Mudflats or Lake at Pryer Manor Marsh?
Can one Project Satisfy Nature & Neighbors?
by Judy Silberstein
(June 5, 2003) First the tall phragmite reeds disappeared
in the winter. Then trenches and pipes and machinery appeared.
happening to the small marsh on Pryer Manor Road?
It’s all part of an effort to restore the salt-water
marsh and return native grasses and plants to the area, explained
Town Councilwoman Phyllis Wittner, who wrote two grants in
the late 90’s to support the project. NY State is kicking
in $244,5000 and there’s an additional $109,370 coming
from the Town of Mamaroneck and the Pryer Manor Marsh Preservation
Association, a local conservancy group.
Before there were settlers, and suburbs and asphalt, there
were acres of salt-water marshland in the area now known
as Pryer Manor. More recently, underground pipes leading
from the nearby Premium River allowed brackish waters to
ebb and flow through the marsh that remained after land was
drained for houses and roads. However, the pipes have clogged
and collapsed, the marsh has filled with fresh water, and
invasive, non-native phragmites have crowded out the original
diversity of vegetation.
“I was interested in restoring salt water to the marsh,”
explained Wittner, “Because it would bring in the small
fish and other small invertebrates at the bottom of the food
chain. The fish attract other wildlife. That will bring in
a diversity of birds rather than just the ducks and herons
there now. You’ll see the songbirds come back.”
The first grant will accomplish this goal.
The second grant is to support revitalizing the perimeter
of the marsh by planting native shrubs typical of an upland
tidal marsh. “It’s these shrubs that are the
food source and the nesting place and the resting place for
song birds,” she said.
Councilwoman Phyllis Wittner points out the features of the upland tidal marsh being restored off Preyer Manor Road.
There will be orioles, warblers, and
redwing blackbirds like those at the far end of Pryer
Manor Road at the site
of an earlier conservation project.
purchased with a federal grant and located with the assistance
of Joanne Grossman from Larchmont Nurseries, have attracted
diversity of songbirds.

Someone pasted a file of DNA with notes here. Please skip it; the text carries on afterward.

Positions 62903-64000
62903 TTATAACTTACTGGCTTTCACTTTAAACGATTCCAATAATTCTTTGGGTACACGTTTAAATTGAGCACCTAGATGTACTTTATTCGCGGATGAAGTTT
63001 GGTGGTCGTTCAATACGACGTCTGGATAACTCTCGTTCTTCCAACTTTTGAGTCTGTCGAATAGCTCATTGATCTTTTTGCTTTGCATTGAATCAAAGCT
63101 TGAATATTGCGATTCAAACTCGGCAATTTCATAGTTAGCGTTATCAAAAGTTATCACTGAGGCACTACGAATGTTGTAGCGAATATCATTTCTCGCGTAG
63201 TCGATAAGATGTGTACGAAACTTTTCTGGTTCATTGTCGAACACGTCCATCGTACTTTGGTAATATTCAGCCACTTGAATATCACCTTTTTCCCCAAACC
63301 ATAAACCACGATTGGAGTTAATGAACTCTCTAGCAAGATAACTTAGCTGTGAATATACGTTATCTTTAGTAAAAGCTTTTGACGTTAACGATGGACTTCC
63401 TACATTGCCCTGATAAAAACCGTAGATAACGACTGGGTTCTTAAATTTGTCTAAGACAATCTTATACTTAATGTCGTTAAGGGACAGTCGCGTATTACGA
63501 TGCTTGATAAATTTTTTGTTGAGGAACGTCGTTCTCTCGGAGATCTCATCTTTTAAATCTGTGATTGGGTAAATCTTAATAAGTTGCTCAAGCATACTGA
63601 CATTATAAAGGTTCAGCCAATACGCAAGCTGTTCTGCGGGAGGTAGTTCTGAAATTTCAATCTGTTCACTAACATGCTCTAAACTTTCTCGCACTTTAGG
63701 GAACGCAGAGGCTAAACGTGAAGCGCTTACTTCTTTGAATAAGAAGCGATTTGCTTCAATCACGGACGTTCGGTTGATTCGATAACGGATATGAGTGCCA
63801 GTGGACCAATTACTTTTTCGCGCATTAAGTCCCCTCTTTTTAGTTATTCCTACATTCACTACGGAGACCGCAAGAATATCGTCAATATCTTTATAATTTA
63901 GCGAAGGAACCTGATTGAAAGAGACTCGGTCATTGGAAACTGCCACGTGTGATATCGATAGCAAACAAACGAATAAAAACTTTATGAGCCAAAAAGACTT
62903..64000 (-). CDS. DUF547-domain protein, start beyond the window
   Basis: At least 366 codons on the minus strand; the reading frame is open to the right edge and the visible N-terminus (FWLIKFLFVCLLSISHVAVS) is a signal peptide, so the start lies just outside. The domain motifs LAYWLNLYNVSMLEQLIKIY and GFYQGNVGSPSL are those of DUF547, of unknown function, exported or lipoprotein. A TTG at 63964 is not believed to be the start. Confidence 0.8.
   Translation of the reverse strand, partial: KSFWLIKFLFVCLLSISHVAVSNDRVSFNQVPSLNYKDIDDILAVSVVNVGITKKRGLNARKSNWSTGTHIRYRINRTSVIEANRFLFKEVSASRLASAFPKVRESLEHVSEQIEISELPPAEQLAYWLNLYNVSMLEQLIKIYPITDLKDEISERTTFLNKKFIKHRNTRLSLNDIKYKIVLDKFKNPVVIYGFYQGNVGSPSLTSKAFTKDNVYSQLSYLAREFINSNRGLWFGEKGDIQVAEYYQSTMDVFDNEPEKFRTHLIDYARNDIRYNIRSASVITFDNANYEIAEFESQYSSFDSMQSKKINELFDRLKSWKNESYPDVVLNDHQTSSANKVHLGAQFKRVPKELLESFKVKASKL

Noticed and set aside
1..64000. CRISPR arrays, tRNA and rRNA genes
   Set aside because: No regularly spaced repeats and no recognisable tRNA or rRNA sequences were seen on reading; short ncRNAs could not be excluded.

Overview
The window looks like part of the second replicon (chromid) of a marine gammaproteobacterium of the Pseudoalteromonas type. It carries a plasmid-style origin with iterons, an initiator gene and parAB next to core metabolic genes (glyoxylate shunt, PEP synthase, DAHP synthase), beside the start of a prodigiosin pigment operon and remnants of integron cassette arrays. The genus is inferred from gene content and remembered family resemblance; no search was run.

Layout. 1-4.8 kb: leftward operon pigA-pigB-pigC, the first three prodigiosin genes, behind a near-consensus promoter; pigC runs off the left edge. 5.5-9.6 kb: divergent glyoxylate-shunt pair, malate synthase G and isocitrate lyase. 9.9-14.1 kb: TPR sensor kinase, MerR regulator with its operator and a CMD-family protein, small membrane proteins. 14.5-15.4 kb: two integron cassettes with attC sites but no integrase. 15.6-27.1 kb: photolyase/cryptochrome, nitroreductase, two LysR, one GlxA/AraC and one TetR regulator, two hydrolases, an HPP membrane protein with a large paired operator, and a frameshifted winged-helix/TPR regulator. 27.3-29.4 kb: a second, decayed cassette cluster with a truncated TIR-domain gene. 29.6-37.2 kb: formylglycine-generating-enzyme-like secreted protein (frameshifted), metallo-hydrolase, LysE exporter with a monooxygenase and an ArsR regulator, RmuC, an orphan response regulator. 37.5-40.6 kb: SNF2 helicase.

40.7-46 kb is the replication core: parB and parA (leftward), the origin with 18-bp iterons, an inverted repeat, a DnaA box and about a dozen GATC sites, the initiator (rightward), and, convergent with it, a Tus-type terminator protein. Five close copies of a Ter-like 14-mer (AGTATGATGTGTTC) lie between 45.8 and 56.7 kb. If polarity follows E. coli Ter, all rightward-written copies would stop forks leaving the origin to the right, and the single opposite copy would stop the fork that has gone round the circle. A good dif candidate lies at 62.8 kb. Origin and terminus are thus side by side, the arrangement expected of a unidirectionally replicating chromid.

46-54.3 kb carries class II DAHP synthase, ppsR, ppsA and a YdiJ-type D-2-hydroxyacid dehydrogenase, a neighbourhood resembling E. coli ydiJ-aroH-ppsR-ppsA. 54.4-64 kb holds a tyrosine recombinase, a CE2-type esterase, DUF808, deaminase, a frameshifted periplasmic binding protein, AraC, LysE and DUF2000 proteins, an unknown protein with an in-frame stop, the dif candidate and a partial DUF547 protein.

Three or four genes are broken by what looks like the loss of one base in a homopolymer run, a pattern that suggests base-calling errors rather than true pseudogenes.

“It’s really restoring nature to what it was
before man interfered with the natural progression,” she
said as she conducted a marsh tour for the Gazette.
A striking redwing blackbird showed
its approval of the project by flitting in and out of the
marsh. But how about
the humans – those strolling, power-walking and jogging
by, and those whose homes look down on what used to be a
large “lake” of open water?
“The walkers – those in the neighborhood and
those in Larchmont and Mamaroneck who stroll by love it,” said
Wittner. Before the phragmites were removed, all the walkers
would have seen were reeds, weeds and, often, illegally dumped
trash and tires. Wittner hopes the dumping will stop once
people see how beautiful it is.
However the neighbors on Dogwood Lane have been upset to
find how little water remains in the marsh at various tides.
This is by design. “It’s a tidal marsh and the
water level is supposed to fluctuate,” she explained.
“But it looks like a mud flat except at very high
tides,” said Andrew Dyson, President of the Pryor Manor
Association, which covers the New Rochelle area from “Red
Bridge (now painted white) to Dillon Road. “We want
it to be nice, to enhance the area, and we believe it can
be better than it was,” he said.
“The lake is lovely. I love the lake – the egrets
love the lake,” stressed Jack Quinlan, whose multi-level
Mediterranean-style home is perched high on rocks overlooking
the marsh. But Councilwoman Wittner was concerned about the
high water level in evidence on the tour. The marsh "lake"
was not far from the low-lying road with its
One of the important functions of the marsh is to absorb
rainfall. “It works like a huge sponge,” she
pointed out. An already soggy sponge would be unable to mop
up excess water in a heavy rainfall.
Town of Mamaroneck Administrator Steve Altieri has been
meeting with the neighbors and working with the valves letting
water in and out of the marsh to find a water level that
satisfies both ecological and esthetic concerns. “We
don’t want it to be too low and expose the bottom of
the marsh,” he said. “But we prefer for the water
to be well below the level of the road – particularly
at lunar high tides. We don’t want to tempt fate.”
Sorting out issues has required cooperation between the
Town of Mamaroneck, City of New Rochelle,
and the various neighborhood associations. This sort of cooperation
has been a hallmark – and a necessity – for planning
and implementing projects along Pryer Manor Road where properties
on one side of the road are in New Rochelle and those on
the other are in Town of Mamaroneck, and residents drive
through the Village of Larchmont on their way home.
“Over the years, as we do more and more things together,
I think we build up trust in each other,” pointed out